I may be overlooking something, and there may be changes in the final version that we don't know yet, but so far it looks like a tempest in a teapot to me.

Alan Bostick ::: (view all by) ::: March 04, 2003, 05:04 PM:

My partner took part -- or, perhaps, attempted to take part -- in the protest, by telephoning the Washington office (I think) or our senator at a particular time. She says she couldn't get through, and got the "circuits busy" busy signal over her phone.

When she told me about it, I immediately thought in terms of denial-of-service attacks. It's not a big mental leap.

Without having given it too much thought, I suspect that it would be very difficult indeed to craft a law or regulation that banned DOS attacks (say) on telephone switching systems that had any teeth at all without being on very dicy grounds with respect to civil liberties and freedom of expression.

I am not saying that such protests are wrong or should be banned, any more than I'm saying that any script kiddie with a Linux box and an net connection should be given free reign to bring down Amazon.com. But I rather think that people who organize such things should at least consider it in terms of civil disobedience of anti-cracking laws rather than as mere lawful protest.

Leslie Turek ::: (view all by) ::: March 05, 2003, 08:00 AM:

It seems to me there's a qualitative difference between thousands of people who care about an issue picking up the telephone and placing a call (thus perhaps resulting in denial of service), and someone programming a computer to repetitively place the same call. I don't know if this is reflected in the law, but it should be.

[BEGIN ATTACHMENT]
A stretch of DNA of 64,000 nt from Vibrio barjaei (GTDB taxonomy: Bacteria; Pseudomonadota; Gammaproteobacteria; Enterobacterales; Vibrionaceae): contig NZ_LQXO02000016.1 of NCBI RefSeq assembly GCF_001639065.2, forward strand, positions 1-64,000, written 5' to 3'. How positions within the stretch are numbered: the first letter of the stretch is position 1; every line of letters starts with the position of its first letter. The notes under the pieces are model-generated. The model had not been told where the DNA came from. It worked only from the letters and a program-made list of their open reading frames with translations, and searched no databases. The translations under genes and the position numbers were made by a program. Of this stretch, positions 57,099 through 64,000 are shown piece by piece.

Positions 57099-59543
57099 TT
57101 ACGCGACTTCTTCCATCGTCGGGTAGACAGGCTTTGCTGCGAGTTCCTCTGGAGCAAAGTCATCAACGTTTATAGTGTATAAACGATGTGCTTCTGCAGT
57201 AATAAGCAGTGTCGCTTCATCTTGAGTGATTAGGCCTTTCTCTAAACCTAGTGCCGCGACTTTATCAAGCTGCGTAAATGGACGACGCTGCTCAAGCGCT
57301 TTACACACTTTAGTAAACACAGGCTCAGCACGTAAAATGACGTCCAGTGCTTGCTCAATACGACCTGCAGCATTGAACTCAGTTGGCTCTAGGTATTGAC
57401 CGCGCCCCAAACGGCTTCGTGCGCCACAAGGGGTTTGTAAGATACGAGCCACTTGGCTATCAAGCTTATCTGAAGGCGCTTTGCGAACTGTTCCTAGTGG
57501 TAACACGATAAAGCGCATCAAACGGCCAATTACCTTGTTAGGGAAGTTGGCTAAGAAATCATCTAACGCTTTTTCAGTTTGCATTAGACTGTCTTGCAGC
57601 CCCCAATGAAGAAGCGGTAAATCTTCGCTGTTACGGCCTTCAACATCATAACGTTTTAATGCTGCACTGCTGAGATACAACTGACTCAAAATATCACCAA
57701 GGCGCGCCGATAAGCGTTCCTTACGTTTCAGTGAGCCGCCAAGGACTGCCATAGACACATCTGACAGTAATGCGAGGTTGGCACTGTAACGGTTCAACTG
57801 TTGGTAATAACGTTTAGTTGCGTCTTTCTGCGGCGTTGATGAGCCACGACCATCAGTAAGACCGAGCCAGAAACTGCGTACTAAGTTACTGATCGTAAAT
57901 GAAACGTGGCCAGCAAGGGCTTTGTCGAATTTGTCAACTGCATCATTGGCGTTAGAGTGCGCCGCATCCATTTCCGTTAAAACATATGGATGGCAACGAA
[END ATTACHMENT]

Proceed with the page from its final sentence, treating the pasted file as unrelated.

Alan Bostick ::: (view all by) ::: March 05, 2003, 11:44 AM:

Leslie, how big is the difference between using the one computer's autodialer to place a whole bunch of calls for a DOS attack on a telephone exchange, and organizing and motivating thousands of people who care about an issue to pick up their telephones and making one call each?

The issue is genuinely double-edged. If regulation is constructed to protect political expression, malicious attackers can motivate concerned citizens to make that one phone call or send that one piece of email each that brings down the switchboard or server of the political target. If on the other hand regulation takes a hard line against DOS and DDOS attacks, then organizers and participants of obviously legitimate email and telephone campaigns can be targeted as criminal hackers and phreaks.

(If you rely on the judgment and discretion of prosecutors to determine what is protected speech and what is malicious, take note of who is our attorney general. If the courts decide, take note of the Supremes, and of who currently gets to make judicial appointments.)

At risk of sounding like the moderator of one of those Sunday talking-heads shows, it seems to me that there aren't any easy answers here.

Anders Jacobsen ::: (view all by) ::: March 05, 2003, 12:56 PM:

I agree with Sam (first commenter) that it's probably just a negative spin on a poorly designed rule. Anyway, I think this is interesting reading for you Americans ;-)


Adam Rice ::: (view all by) ::: March 05, 2003, 02:30 PM:

Alan--You make a good point, but the intent (if it matters) is very different. If you are organizing a malicious DDOS attack with the intention of bringing down the system, that's one thing. If, however, you are one of many people who *want their message to get through*, and are unintentionally contributing to an overload, that's quite another. If you are the organizer who is encouraging people to try to get a message through, that's still different from someone trying to bring the system down.

There was the notorious Victoria's Secret webcast a few years ago that wound up gobbling up a significant portion of the Internet's then-capacity. This could be construed as a DDOS, using an overly loose definition. VS might have been able to estimate that this would happen, but still, getting people to over-use the system is not the same as getting them to abuse it. There have been analagous incidents, I believe, with the phone network.